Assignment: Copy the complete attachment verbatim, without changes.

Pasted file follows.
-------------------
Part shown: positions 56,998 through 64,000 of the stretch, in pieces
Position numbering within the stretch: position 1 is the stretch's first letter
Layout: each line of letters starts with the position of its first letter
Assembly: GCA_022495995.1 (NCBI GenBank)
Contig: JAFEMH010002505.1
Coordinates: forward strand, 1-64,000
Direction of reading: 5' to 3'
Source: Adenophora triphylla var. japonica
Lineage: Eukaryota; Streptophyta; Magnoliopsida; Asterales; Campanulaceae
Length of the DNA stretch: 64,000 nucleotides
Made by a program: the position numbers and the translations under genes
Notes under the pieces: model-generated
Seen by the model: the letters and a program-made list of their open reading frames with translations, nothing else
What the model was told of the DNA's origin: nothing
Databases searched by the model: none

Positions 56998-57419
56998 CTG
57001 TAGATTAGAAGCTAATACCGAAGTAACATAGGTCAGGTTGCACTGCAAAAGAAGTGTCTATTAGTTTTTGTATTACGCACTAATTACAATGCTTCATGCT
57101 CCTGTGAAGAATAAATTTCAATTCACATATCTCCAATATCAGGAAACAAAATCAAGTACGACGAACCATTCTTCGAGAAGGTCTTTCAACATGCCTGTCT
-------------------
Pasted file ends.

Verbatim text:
Part shown: positions 56,998 through 64,000 of the stretch, in pieces
Position numbering within the stretch: position 1 is the stretch's first letter
Layout: each line of letters starts with the position of its first letter
Assembly: GCA_022495995.1 (NCBI GenBank)
Contig: JAFEMH010002505.1
Coordinates: forward strand, 1-64,000
Direction of reading: 5' to 3'
Source: Adenophora triphylla var. japonica
Lineage: Eukaryota; Streptophyta; Magnoliopsida; Asterales; Campanulaceae
Length of the DNA stretch: 64,000 nucleotides
Made by a program: the position numbers and the translations under genes
Notes under the pieces: model-generated
Seen by the model: the letters and a program-made list of their open reading frames with translations, nothing else
What the model was told of the DNA's origin: nothing
Databases searched by the model: none

Positions 56998-57419
56998 CTG
57001 TAGATTAGAAGCTAATACCGAAGTAACATAGGTCAGGTTGCACTGCAAAAGAAGTGTCTATTAGTTTTTGTATTACGCACTAATTACAATGCTTCATGCT
57101 CCTGTGAAGAATAAATTTCAATTCACATATCTCCAATATCAGGAAACAAAATCAAGTACGACGAACCATTCTTCGAGAAGGTCTTTCAACATGCCTGTCT